Looking back over the past year, most restaurateurs will agree that enduring a pandemic — with all of the concerns over public health and safety layered on top of operating restrictions and forced closures — has been the toughest time ever for owners. But add to that a fire and then frigid weather that froze the pipes, and you have an idea of what Nick Quintana went through before finally getting back to serving guests. But in order to do so, he had to start a new restaurant, Sazón, which just opened at 6105 South Main Street in Aurora's Southlands retail center.
Quintana was the managing partner at Lucha Cantina at the Red Ram for about a year and a half before he took over full ownership of the Georgetown restaurant in January 2020. He only had a couple of months to put his stamp on the Mexican eatery before he had to close the dining room last March because of the pandemic, and was looking forward to reopening at partial capacity at the end of May. But then another disaster struck: Lucha was located inside the historic Red Ram Inn building, which was gutted by a fire that started in the basement in the early-morning hours of May 15.
Quintana had multiple surveillance cameras in the restaurant, and footage captured the beginning of the fire, which burned slowly in one corner of the structure for nearly two hours before spreading. "If it hadn't been for COVID, somebody would have noticed, because they would have seen the glow from the window, and maybe we could have saved the building," he says.
But with early curfews around town and no one working in the restaurant, the dining room was destroyed. Still, the 140-year-old building was apparently built to last, and the main structure was left intact. In addition, the famous rathskeller — which had been visited by celebrities and dignitaries ranging from John Denver to John F. Kennedy — was "virtually untouched," Quintana points out. "Even the wine glasses and napkin rolls were in place at the bar."
Fortunately, the video footage also showed that the fire was likely started by old electrical wiring and that kitchen carelessness was not the culprit, putting Quintana's mind at ease.
After the fire, he relaunched Lucha on the street right outside the restaurant in a newly purchased food truck — a rarity in Georgetown that required special authorization from the city. "I knew it was the only way to maneuver through the summer," Quintana explains. "We opened on July 4, and the community just poured with generosity. ... The community and everybody reaching out to us — that's what put me into overdrive."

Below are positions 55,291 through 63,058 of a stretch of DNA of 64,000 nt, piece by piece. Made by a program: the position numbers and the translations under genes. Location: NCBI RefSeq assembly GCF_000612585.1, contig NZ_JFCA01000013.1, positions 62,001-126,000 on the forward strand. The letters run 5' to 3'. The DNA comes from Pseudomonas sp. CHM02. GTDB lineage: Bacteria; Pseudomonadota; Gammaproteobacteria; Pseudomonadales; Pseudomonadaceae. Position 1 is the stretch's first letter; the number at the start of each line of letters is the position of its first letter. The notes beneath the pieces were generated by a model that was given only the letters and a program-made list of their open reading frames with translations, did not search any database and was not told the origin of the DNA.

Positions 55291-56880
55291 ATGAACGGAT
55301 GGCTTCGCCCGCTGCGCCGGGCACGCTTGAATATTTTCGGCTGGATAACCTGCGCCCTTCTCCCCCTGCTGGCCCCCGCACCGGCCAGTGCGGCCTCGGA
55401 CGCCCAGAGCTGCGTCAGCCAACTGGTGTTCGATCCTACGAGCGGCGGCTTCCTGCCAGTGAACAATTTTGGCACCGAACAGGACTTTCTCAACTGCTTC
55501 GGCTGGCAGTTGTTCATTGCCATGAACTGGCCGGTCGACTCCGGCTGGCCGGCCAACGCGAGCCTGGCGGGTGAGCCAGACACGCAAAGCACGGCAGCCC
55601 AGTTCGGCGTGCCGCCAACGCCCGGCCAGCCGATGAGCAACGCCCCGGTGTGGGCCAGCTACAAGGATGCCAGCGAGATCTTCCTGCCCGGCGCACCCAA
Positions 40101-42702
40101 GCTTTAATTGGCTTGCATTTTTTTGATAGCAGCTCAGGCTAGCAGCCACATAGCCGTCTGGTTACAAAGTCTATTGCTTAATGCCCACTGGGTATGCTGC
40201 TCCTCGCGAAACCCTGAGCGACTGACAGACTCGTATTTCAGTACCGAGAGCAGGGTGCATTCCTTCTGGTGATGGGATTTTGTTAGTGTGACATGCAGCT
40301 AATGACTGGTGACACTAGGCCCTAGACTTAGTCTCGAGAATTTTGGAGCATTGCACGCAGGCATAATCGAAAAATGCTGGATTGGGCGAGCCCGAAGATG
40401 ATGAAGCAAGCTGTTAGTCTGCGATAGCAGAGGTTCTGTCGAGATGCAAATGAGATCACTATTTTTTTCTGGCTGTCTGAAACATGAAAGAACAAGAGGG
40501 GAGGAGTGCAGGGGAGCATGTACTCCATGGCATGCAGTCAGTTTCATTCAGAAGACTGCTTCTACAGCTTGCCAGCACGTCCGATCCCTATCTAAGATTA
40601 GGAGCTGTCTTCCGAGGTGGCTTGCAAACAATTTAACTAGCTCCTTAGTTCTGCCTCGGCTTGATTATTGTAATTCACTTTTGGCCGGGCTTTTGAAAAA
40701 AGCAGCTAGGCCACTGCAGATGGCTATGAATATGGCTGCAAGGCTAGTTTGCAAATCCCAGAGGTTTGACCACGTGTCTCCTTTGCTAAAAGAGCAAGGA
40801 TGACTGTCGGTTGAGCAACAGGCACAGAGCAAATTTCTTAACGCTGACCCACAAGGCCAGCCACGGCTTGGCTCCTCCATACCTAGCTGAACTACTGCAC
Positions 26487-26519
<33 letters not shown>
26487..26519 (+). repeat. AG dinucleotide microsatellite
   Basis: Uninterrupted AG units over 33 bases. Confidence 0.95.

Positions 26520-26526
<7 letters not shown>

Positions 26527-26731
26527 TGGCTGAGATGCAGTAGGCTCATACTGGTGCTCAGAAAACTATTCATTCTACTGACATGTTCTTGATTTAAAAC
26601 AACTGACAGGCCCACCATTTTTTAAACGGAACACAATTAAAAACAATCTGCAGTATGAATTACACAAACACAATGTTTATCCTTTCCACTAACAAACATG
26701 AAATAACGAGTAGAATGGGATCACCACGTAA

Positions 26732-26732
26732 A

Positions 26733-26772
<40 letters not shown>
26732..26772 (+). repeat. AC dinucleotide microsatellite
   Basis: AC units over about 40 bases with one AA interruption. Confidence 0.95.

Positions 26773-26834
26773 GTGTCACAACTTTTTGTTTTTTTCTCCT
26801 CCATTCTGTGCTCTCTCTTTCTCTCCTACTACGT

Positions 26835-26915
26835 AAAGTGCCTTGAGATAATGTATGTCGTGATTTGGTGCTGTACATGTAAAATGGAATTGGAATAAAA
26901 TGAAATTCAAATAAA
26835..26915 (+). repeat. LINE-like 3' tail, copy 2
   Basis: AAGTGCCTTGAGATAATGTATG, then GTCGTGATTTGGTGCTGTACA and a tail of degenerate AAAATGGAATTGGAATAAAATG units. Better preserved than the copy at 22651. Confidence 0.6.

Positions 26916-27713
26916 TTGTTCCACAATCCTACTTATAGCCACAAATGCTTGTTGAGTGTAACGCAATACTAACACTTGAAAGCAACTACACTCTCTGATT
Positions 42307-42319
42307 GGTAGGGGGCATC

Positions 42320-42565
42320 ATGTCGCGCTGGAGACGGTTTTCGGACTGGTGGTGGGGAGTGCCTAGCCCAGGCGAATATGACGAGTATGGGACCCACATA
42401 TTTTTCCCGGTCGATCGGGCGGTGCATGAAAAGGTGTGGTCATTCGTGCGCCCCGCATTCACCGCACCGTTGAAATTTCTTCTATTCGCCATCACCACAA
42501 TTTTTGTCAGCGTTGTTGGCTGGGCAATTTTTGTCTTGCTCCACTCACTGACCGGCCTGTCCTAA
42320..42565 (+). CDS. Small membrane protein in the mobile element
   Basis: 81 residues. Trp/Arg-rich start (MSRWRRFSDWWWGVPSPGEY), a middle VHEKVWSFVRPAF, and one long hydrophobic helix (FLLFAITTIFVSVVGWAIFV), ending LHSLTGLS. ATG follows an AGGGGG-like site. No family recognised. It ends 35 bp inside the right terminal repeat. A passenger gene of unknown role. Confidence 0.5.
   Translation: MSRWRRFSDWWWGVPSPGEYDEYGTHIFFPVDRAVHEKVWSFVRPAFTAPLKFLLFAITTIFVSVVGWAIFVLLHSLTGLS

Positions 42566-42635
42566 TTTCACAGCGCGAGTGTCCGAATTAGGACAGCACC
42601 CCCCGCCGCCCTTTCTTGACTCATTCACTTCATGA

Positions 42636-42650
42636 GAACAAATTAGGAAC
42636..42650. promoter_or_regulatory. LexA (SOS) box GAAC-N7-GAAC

The food truck proved successful during the warmer months, and a COVID-based grant, along with money from a fundraiser started by Georgetown residents, helped keep Lucha staffers employed. But tourism was down, and when cold weather hit, business slowed considerably. "We did as much as we could through December, and we even dabbled a little bit in January and February," Quintana continues, adding that he kept the truck running as long as he did in order to support his employees. "But it was difficult once the cold weather started freezing our water tank, and the propane lines flow slower, too."
With four kids at home in Aurora, Quintana knew that had to keep going...somehow, somewhere. At the end of 2020, he met with the management of the Southlands retail and entertainment development, and soon signed a lease. He opened his new restaurant, Sazón, on March 1. It's "a modern Mexican and Latin experience," he says. "It's experience that we want to create. I really like to get to know our locals and customers and teach our staff that our regulars are our VIPs."
More than a month in, Sazón is still in soft-opening mode, Quintana notes, since new signage has been slow to arrive, some of the interior decor needs finishing touches, and hiring has been difficult because of the pandemic. "This past year has been a hurry-up-and-wait game," he explains. "Everything gets delayed. We opened quietly because I didn't want to overwhelm our staff...but I'm so proud of them and our chef."
The new restaurant is set amid a sea of national chains, and Quintana thinks that Sazón's food and service will help the independent eatery stand out. "I like to consider us 'polished casual,'" he says. "But I try to make sure our service and menu are elevated. I prefer to be a step above."
Once Sazón has found secure footing, Quintana will again focus on Lucha. "Just because we opened here in Aurora doesn't mean we've forgotten about Georgetown," he points out, adding that he plans to have the Lucha food truck back in business in May, with food offered five or six days a week after Memorial Day. The restaurant, though, will have to wait until repairs are completed on the building, which has been slow going. "If I were a betting man," he says, "I'd hope to be open for Cinco de Mayo next year."
Quintana lives only five minutes from his new restaurant, but insists he misses the daily commute to Georgetown (even his five-year-old son liked the drive, he says). Once he's on the road again, he'll have plenty of time to think about what he wants to call his revived restaurant. He knows that he'll want to keep Red Ram in the name, to honor the old building that made it back.
Lucha means "fight" or "struggle" in Spanish, but he won't need to keep Lucha in the restaurant's name in order to remember what a struggle the past year has been. Quintana is ready to keep fighting.
Sazón is open from 11:30 a.m. to 8 p.m. daily. Call 303-627-5741 or visit sazonexperience.com for menus and details.
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